Lasagna Two Ways

You know me. You know I am all about that comfort food life. And what isn’t comforting about a dish of lasagna to share with friends and family (or to feed yourself over a few days)?

I haven’t made lasagna that often, as when you are making it from scratch it can be a two- to three-hour process. It’s not difficult, but it can be time consuming. Obviously there are ways to cut down the time it takes: buy pre-made lasagna sheets, buy ready-to-use roux, buy grated cheese. But that doesn’t feel right for something that I make with love to share with my friends.

In the past six weeks I have made lasagna twice. Once for myself, re-testing my old recipe from years ago, and again just a few days ago for the office. On birthday party days (explained in my Beetroot Chocolate Cake post), we either all bring something in for lunch, or we order in. We like to eat in our office, and a birthday party day feast is something we all look forward to. This time, however, my colleagues asked if I could make lasagna. I was happy to oblige because we had a half day the day before, which meant I had plenty of time to invest in making the lasagna for them all.

In the end, I made two types of lasagna: one meat, one vegetarian. They are both delicious, and my meat-loving colleague said that while he will always love the meat one, he “can accept” the vegetarian one as tasting good. This is about as high a compliment as we will ever get for something that is a vegetarian option of a dish from him. So I’ll take it.

Another colleague told me I should record down the first reactions of each of them as they ate it, but that was mostly just noises of enjoyment as they took their first bites. What can I say? They loved the lasagna. And making people happy with the food I make keeps me in the game, and makes me happy. What’s the point of making food if people don’t enjoy eating it?

The real beauty of a lasagna is not just in the taste, but in the layering technique. When you slice into a lasagna and you can see the distinct layers, oh what a vision! I got super excited with the beauty of the layers in these lasagnas. I know, I know. It’s weird. I don’t care.

I used three different cheeses for this lasagna as well, to give it that real cheesy goodness: grated cheddar, grated Parmesan, and torn up mozzarella. I used a different combination of each cheese on each layer, one layer had cheddar and parm, one had mozzarella and parm, another had cheddar and mozzarella. Because cheese is important.

Please don’t feel scared by the prospect of this lasagna. I know I talked about it taking time, but there are moments where you can leave things for 45 minutes and take a break, so don’t panic. Once all the components are made, and they can be made in bulk, then assembling is easy. It’s a great dish to make when you are having a lot of people gather, and you can make most of it ahead of time. Ottolenghi would call that “lazy” cooking – whereby you make components and then just leave it all until you have to assemble it. Ain’t nothing wrong with that.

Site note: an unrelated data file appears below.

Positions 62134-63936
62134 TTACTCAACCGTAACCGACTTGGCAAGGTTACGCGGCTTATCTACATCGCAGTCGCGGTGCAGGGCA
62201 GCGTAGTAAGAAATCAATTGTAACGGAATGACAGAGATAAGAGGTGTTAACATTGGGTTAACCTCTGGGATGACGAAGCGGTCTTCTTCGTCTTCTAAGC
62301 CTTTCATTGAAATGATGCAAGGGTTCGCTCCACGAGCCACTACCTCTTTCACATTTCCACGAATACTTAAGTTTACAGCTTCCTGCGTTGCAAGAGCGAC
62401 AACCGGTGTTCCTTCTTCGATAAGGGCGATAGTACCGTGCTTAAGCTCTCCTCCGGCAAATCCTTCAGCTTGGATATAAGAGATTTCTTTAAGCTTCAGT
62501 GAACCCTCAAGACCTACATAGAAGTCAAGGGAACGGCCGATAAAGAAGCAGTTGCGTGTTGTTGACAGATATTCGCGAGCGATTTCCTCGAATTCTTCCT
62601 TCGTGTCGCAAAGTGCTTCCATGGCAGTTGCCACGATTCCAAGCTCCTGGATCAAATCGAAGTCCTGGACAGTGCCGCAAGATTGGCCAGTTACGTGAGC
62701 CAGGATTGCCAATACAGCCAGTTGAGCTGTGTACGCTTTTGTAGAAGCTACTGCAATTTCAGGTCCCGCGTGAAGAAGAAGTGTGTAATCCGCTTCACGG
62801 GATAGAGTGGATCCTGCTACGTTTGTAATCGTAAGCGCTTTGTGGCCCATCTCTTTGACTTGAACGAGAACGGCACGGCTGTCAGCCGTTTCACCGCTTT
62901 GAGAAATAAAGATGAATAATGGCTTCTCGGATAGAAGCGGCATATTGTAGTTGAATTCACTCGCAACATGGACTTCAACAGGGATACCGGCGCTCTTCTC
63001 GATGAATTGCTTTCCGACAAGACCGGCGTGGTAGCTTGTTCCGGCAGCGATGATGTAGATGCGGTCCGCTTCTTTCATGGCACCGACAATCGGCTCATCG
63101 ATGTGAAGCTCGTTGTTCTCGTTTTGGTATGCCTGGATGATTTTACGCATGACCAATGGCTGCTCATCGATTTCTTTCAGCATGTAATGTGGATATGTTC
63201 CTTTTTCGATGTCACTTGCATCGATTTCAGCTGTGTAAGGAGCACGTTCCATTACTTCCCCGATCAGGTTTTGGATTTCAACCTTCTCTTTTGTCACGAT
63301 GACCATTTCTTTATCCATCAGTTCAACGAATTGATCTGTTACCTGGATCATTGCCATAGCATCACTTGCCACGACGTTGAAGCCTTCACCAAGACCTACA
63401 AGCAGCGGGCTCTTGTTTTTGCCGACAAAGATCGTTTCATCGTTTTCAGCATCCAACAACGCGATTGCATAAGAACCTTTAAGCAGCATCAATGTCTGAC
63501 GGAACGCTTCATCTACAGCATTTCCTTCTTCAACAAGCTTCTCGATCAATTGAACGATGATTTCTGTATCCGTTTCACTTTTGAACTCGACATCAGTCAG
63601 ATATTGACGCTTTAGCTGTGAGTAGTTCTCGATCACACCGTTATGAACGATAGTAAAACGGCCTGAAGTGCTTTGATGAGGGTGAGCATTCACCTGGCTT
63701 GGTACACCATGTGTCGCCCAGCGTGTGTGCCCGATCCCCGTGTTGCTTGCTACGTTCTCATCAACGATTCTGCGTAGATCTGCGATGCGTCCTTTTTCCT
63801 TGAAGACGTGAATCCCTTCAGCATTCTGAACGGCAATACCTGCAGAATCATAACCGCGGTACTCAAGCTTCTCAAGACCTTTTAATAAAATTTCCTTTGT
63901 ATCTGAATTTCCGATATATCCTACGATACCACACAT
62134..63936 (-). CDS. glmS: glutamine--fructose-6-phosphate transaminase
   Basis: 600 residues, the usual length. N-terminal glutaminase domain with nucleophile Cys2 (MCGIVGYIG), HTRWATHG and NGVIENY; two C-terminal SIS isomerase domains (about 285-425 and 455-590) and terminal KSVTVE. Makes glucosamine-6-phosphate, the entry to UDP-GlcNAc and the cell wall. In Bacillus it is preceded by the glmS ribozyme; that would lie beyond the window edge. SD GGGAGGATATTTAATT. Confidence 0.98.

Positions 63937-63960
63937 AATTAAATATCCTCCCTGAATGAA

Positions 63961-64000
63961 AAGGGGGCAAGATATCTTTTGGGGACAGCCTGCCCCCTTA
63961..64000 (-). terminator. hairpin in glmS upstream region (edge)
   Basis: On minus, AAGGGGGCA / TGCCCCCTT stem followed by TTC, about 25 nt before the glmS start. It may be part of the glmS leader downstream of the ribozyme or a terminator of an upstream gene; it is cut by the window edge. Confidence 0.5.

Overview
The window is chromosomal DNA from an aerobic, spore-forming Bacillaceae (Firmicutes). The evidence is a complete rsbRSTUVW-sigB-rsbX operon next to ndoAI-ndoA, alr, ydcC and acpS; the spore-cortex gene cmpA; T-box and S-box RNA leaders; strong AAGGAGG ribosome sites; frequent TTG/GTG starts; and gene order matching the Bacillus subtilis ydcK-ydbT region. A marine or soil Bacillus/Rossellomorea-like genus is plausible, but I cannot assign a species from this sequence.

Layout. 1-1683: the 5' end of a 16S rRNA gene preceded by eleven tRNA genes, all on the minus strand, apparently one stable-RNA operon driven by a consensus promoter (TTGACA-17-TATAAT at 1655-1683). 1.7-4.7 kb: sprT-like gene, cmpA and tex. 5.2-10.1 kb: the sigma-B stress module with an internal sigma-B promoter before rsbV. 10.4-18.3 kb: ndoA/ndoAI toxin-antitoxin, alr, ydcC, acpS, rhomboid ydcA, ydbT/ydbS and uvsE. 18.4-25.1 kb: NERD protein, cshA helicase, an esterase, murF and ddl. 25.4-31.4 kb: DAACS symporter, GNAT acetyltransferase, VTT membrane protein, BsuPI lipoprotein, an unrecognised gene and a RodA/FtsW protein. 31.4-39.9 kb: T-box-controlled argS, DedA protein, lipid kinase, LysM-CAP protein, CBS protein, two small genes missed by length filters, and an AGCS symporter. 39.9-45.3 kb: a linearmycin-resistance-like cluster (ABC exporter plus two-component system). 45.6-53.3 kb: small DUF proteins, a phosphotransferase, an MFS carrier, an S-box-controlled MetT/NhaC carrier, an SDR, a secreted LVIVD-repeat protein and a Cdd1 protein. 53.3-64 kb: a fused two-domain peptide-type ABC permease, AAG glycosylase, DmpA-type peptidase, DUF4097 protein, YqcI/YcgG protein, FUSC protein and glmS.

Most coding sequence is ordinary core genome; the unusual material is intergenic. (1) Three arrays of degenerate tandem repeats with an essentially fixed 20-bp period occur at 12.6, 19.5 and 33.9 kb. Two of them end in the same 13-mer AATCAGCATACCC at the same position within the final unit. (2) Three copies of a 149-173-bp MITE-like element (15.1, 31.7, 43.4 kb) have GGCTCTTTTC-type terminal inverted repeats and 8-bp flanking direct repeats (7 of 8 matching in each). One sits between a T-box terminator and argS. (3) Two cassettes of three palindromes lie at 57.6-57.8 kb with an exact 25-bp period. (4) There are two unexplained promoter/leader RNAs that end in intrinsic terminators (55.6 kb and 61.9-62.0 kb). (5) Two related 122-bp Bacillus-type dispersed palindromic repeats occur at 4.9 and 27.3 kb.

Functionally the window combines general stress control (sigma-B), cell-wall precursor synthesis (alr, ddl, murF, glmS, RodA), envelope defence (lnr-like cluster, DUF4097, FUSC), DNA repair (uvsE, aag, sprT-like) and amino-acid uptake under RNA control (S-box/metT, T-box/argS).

Whether you want to make the vegetarian lasagna, or the meat-based lasagna, both will be huge hits with whoever eats it. Trust me. Have I ever let you down before?


600 gram mince beef OR 2 large aubergines
1 tbsp olive oil
25 grams butter + 40 grams butter, divided
1 onion, diced
5 garlic cloves, peeled and minced
400 grams tinned chopped tomatoes
250 ml beef OR vegetable stock
3 tbsp tomato paste
1 tbsp smoked paprika
1 tsp + 1/2 tsp ground/grated nutmeg, divided
fresh pasta dough OR lasagna sheets (make sure these do not need to be pre-boiled)
600 ml warm milk
40 grams plain flour
100 grams Cheddar, grated
100 grams Parmesan, grated
100 grams fresh mozzarella, broken into chunks

  1. If making aubergine lasagna, chop the aubergine into cubes and sprinkle salt over the cubes. Set aside.
  2. In a heavy-bottomed pot, add the oil and 25 grams of butter, over medium heat. Once the butter has melted, add the onion. Cook for 5 minutes, until soft, then add the garlic and mince beef. If using aubergine, use a kitchen towel to pat off the salt and then add it to the pan. Season with salt and pepper.
  3. Add the smoked paprika and cook for 5 minutes, until the beef starts to brown, or the aubergine skin starts to brown.
  4. Add the chopped tomatoes, stock and tomato paste. Add 1 tsp of nutmeg. Stir and combine well.
  5. Bring to the boil, then turn down the heat to medium-low. Partially cover the pot and allow to simmer for an hour. Until most of the liquid has cooked off. Season with salt and pepper to taste.
  6. While the filling is simmering away, you can make the fresh pasta dough (or you can relax and have a glass of wine).
  7. About 10 minutes before the filling is ready, it’s time to make the roux. Place the 40 grams of butter in a saucepan over a medium heat. Once the butter is frothy, sprinkle the flour over the butter and whisk it together.
  8. Remove from the heat, and pour the milk into the saucepan 100ml at a time, whisking continuously. Once all the milk has been added, place the pan back on a medium heat, add the remaining nutmeg and allow to thicken (about 5 – 6 minutes). Whisk occasionally, to ensure that everything is combined well.
  9. Preheat the oven to 180°C.
  10. Grease a 25 x 25 cm Pyrex dish, then layer one third of the meat/aubergine filling into the dish. Ladle a third of the roux over the filling. Sprinkle your choice of cheese combo (about 1/4 of the cheese). Place pasta sheets on top of the cheese. Then repeat with the filling, roux and cheese two more times.
  11. Once you have placed the final layer of pasta on the top, cover it with the remaining cheese (the more the better in my opinion).
  12. Place the lasagna in the oven for 30 – 35 minutes.
  13. Remove from the oven, cut into equal servings and serve with a side salad, or veggies.

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